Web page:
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Hey, They're Moving Ryan Reynolds' Consciousness Around Again

Kevin Costner as Jerico Stewart in <em>Criminal</em>.
Jack English
Kevin Costner as Jerico Stewart in Criminal.

Here's a recipe for the ideal man: Take the speed and ruthlessness of a brain-damaged sociopath and combine them with the smarts and tenderness of a CIA agent who's also a husband and father. Yet for some reason, the new movie about this champion is titled not The Perfect Guy, but Criminal.

That apparently refers to Jerico (Kevin Costner), who lacks all decency and empathy because he was abused as a child by his father. (So he's a monster, but a victim, too.) Since he has "frontal lobe syndrome," he's the ideal temporary recipient of the consciousness of nice-guy spy Bill (Ryan Reynolds), who was just tortured to death by a Spanish anarchist with a Nordic name, Heimdahl (Jordi Molla).

There's something about Reynolds' male-model looks, it seems, that makes filmmakers want to disfigure him. Criminal is no Deadpool, though. It packs only a handful of ironic asides, and they're all allocated to Costner. (While we're on the subject of Reynolds' odd career, by the way, let's note that it's been less than a year since the actor was seen in Self/less, playing a body implanted with another man's mind.)

Bill dies in London, and has stashed a Dutch hacker (Michael Pitt) without telling anyone where the guy is. The computer whiz can control the U.S. military arsenal from his laptop, so he's frantically sought by CIA London station chief Quaker Wells (Gary Oldman with some sort of American accent). Also striving to make "a deal better than Snowden got" with the Dutchman are Heimdahl and the Russians — and, most likely, Apple and Google.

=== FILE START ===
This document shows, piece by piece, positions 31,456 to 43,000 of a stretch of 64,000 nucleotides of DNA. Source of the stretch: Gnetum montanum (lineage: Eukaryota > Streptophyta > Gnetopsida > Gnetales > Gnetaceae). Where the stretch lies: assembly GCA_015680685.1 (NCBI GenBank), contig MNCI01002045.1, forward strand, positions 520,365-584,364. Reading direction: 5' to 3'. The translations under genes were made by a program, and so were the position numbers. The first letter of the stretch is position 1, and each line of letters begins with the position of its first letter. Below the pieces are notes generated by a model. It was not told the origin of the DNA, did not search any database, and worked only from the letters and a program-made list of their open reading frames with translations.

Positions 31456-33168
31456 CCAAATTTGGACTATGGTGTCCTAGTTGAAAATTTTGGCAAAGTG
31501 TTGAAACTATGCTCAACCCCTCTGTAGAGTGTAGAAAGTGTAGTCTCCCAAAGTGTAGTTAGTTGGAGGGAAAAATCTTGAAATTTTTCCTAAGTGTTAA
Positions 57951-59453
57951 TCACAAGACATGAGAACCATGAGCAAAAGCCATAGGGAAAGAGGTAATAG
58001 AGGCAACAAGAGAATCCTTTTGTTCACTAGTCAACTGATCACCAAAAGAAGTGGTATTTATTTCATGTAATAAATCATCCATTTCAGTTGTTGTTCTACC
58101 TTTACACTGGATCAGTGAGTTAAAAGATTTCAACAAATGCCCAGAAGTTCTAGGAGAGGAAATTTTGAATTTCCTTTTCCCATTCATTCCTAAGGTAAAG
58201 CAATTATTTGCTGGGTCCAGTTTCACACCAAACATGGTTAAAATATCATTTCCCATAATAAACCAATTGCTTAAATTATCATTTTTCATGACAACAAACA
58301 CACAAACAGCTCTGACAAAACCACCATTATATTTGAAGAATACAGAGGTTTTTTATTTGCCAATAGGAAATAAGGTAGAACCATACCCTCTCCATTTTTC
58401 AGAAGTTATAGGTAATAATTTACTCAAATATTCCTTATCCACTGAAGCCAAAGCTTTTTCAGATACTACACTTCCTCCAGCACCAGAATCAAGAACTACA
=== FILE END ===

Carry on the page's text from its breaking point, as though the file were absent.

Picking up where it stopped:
Wells calls a plodding American brain tinkerer, played by a lumbering Tommy Lee Jones and named Dr. Franks. (The family probably shortened its surname after relocating from the Old Country.) Franks springs Jerico from a cell that looks as if it had been designed for Hannibal Lecter and flies him to Britain. The brute receives some of Bill's memories, which come mingled with feelings for the dead man's wife, Jill (Gal Gadot), and young daughter, Emma (Lara DeCaro).

But Jerico is hard to control, and soon he's busted loose to terrorize both trendy coffee bars and working-class dives. His funniest moments come when he finds himself saying things Bill would have, and doesn't understand them.

Even the gags arrive in the company of bone-crushing violence, as Jerico finds himself at war with the CIA and the anarchists — led by Heimdahl's sexy lover/enforcer (Antje Traue) — as well as all sorts of ancillary law-enforcement types, who exist just to be bashed, smashed, or blown up.

The only person who doesn't seem out to kill Jerico is Emma, with whom the guy develops the inevitable special bond. Thank heaven for little girls.

Criminal was written by Douglas Cook and David Weisberg, who scripted The Rock, a nutty 1996 Nicolas Cage vehicle. The director is Ariel Vromen, whose The Iceman was a competent from-real-life 2013 drama that also involved mayhem and family values. But with its European locations, electro-thump score, and near-ceaseless violence, the movie plays like something tooled in French producer-scripter Luc Besson's factory for international action mashups.

Besson probably would have imagined a more timely threat than Spanish anarchism. He likely wouldn't have allowed Pitt to pronounce his Dutch character's name, Strook, as if it were an American one. Most importantly, he would brought a lighter touch to this silly-in-concept but earnest-in-execution trifle. So when Criminal hints at the possibility of a sequel, viewers might chuckle rather than cringe.

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Mark Jenkins reviews movies for, as well as for , which covers the Washington, D.C., film scene with an emphasis on art, foreign and repertory cinema.